The Equatorial Undercurrent

The Equatorial Undercurrent (Figures 5.1(b) and 5.2) is a major feature of equatorial circulation. Such an undercurrent occurs in all three oceans, although it is only a seasonal feature in the Indian Ocean.

Equatorial Undercurrents flow from west to east, below the direct influence of the wind, yet they arc w ind-driven. How can this be?

The effect of the wind is transmitted downwards to deeper layers via turbulence (eddy viscosity) and is mainly confined to the mixed surface layer above the thermocline/pycnocline (Section 3.1.1). At high latitudes, winter cooling of surface waters causes them to become denser, destabilizing the upper part of the water column, so that it may more easily be mixed by wind and waves. At low latitudes, there is no winter cooling and the mixed surface layer is thin - as shown in Figure 5. Kb), in the vicinity of the Equator it may only be 50-100 m thick. In addition, as mentioned earlier, the pycnocline is a sharper boundary in low latitudes than in other regions; this is partly because surface heating is most intense there.

Remembering ml urinal ion given in Figure 2.2lbl and Seel ion 2.3.1, can you give the o! he i reason lor I he low densilv ol surlace \\ aler* in tow latitudes'.'

The cumulonimbus activity associated with the ITCZ means that the equatorial zone is characterized by heavy rainfall, which significantly lowers the density of surface waters. Indeed, salinity has a greater control over the density distribution in the equatorial zone than in most other regions of the ocean.

Now study Figure 5.3 which shows a schematic east-west section across the equatorial ocean. The Trade Winds blow from east to west and drive a westward flow in a fairly well-defined mixed surface layer. As a result of this westward transport (and despite some return flow in the Equatorial Counter-Current(s)). water piles up against the western boundary of the ocean; there is therefore a sea-surface slope up towards the west, and a concomitant adjustment in the thermocline so that it slopes down to the west. Because the mixed layer is thin, the horizontal pressure gradient which results from the sea-surface slope extends to greater depths than the effect of the wind. Hence, although current flow 'down' the horizontal pressure gradient is opposed by the wind-driven current in the mixed surface layer, this is not the case below the mixed layer. As a result, in the thermocline there is an eastward jet-like current, which accelerates until mixing between it and surrounding water causes enough friction (i.e. eddy viscosity) for a balance, and hence a steady speed, to be attained. This jetlike current is the Equatorial Undercurrent (EUC).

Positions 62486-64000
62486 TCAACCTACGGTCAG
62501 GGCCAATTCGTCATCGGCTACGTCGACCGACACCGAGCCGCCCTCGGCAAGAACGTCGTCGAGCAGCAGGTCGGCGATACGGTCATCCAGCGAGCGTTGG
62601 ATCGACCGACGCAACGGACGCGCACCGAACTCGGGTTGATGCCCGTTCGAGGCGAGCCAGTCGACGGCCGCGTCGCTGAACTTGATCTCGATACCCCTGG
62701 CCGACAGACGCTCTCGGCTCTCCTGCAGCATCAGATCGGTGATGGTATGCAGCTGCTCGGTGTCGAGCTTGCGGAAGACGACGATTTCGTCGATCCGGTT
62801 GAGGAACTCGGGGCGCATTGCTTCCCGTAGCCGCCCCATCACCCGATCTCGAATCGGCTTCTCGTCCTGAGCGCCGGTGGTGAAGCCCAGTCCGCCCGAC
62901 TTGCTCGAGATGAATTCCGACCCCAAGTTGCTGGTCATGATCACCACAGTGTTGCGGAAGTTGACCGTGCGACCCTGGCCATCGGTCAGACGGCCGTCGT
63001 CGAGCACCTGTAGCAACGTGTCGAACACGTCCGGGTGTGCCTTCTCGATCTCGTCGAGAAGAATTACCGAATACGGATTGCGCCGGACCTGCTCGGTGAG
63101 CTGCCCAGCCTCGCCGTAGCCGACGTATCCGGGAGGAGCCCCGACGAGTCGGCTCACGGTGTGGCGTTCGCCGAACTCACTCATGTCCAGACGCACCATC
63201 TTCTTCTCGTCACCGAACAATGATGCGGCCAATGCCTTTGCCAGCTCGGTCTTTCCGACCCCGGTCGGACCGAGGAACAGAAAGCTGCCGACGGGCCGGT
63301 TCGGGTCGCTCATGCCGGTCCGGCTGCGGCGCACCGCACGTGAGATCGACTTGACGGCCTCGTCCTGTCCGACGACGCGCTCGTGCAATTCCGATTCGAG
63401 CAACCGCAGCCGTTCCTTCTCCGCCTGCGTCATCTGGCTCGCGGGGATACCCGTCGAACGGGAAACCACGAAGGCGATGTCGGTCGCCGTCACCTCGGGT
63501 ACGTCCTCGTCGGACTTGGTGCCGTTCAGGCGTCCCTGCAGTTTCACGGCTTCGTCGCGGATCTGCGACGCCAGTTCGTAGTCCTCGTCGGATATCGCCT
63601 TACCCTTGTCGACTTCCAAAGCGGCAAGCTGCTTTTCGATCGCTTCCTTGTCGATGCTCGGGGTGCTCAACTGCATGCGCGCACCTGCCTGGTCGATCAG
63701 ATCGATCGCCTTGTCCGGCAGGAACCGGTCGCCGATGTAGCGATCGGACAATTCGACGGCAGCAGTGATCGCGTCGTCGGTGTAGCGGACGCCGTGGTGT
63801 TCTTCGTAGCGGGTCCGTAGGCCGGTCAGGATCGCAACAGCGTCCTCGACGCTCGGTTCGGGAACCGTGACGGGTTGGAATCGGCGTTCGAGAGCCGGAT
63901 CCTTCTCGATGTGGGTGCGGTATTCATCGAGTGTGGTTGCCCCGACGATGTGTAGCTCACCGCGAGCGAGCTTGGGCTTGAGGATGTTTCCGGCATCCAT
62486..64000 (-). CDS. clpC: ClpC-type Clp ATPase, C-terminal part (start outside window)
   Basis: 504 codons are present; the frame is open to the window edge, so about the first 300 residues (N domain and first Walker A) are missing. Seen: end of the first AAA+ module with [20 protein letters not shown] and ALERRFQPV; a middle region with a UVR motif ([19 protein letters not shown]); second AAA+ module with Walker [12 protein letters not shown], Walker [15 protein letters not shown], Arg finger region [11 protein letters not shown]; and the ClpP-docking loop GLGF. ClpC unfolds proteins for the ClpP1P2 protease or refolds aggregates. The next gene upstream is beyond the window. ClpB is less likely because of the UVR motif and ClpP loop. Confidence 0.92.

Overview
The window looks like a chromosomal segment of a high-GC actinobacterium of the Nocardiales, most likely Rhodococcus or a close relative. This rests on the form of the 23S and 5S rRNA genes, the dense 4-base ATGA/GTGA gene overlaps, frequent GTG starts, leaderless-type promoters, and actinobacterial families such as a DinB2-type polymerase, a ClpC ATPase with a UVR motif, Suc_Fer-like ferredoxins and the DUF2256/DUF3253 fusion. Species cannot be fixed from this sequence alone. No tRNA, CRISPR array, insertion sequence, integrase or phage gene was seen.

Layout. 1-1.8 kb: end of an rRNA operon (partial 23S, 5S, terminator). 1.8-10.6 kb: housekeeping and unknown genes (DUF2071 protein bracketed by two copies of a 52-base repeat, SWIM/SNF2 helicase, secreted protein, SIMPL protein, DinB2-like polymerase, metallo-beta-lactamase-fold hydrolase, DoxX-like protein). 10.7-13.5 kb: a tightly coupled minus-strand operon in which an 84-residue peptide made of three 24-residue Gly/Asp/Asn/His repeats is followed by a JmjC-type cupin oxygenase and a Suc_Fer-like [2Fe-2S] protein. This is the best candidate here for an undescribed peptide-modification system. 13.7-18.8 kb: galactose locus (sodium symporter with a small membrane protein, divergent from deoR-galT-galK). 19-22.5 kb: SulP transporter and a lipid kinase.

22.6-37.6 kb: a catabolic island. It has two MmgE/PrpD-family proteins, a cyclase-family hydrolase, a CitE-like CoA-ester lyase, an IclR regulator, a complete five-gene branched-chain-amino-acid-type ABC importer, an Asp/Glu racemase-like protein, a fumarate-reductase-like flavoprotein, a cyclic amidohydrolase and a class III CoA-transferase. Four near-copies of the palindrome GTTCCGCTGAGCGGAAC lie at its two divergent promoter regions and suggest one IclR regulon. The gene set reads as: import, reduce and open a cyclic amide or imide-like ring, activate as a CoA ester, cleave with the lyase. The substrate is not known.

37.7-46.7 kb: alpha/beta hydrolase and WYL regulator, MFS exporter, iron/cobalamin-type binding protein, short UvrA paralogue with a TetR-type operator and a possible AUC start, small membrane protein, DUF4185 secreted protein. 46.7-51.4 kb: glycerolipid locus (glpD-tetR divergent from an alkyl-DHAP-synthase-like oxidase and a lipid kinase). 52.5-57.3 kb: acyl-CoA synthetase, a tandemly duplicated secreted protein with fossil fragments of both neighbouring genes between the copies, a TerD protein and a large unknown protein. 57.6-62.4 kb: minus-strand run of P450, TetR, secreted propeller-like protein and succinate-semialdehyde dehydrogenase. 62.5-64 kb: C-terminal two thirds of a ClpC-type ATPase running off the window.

The most powerful Equatorial Undercurrent is the one in the Pacific (see Figures 5.4 and 5.5). Its existence had been suspected as early as 1886, but it was not investigated properly until 1951 when it was fortuitously rediscovered by Townsend Cromwell and Ray Montgomery, who were on an expedition to study tuna. It is often referred to as the Cromwell Current.



mixed surface layei

Figure 5.3 Schematic east-west section across the upper few hundred metres of the equatorial ocean, showing how the slope in the sea-surface caused by the Trade Winds, and the resulting horizontal pressure gradient, leads to the generation of the Equatorial Undercurrent. The lengths of the black arrows indicate the relative magnitude of the zonal horizontal pressure gradient. The vertical scale is greatly exaggerated.


Figure 5.4 shows the relationship between the mean wind stress and the resulting east-west slopes in the sea-surface and thermocline along the Equator in the Pacific (cf. the schematic diagram in Figure 5.3). In Figure 5.4(c), the position of the core of the Undercurrent (the region of highest velocity) is indicated by the blue crosses; note that in the eastern Pacific, where the thermocline is especially shallow, and upwelling brings cooler water to the surface, the flow in the Undercurrent may extend to the surface.

According to Figure 5.4, is the depth of the EUC shown in Figure 5.2 consistent with the location of the section?

Figure 5.4 (a) Mean westward wind stress along the Equator in the Pacific (negative values correspond to eastward wind stress), and (b) the dynamic height of the sea-surface, assuming no horizontal pressure gradient at 1000 m; remember that dynamic metres are numerically very similar to geometric metres, (c) Vertical distribution of temperature (°C) along the Equator between ~ 160° E and 94° E. The blue crosses indicate the position of the core of the Cromwell Current (cf. Figure 5.5(d)).

Yes, it is. Figure 5.4 shows that at 170° W the thermocline is still fairly deep, so the core of the EUC is at about 200 m.

The Equatorial Undercurrent is very fast, especially in the eastern Pacific; velocities in the core are typically of the order of 1.5 m s"'. Indeed, the Equatorial Undercurrent is the fastest component of the equatorial current system. In the context of its contribution to ocean circulation, however, it is not the speed of a current so much as its volume transport that is important. We can make an estimate of the volume transport of the Equatorial Undercurrent in the Pacific by reference to Figure 5.5(a), a meridional section showing the distribution of velocity in the vicinity of the Equator. Note that the vertical scale is greatly exaggerated so that the actual shape of the Undercurrent -that of a horizontal 'ribbon' of water - is not immediately apparent.

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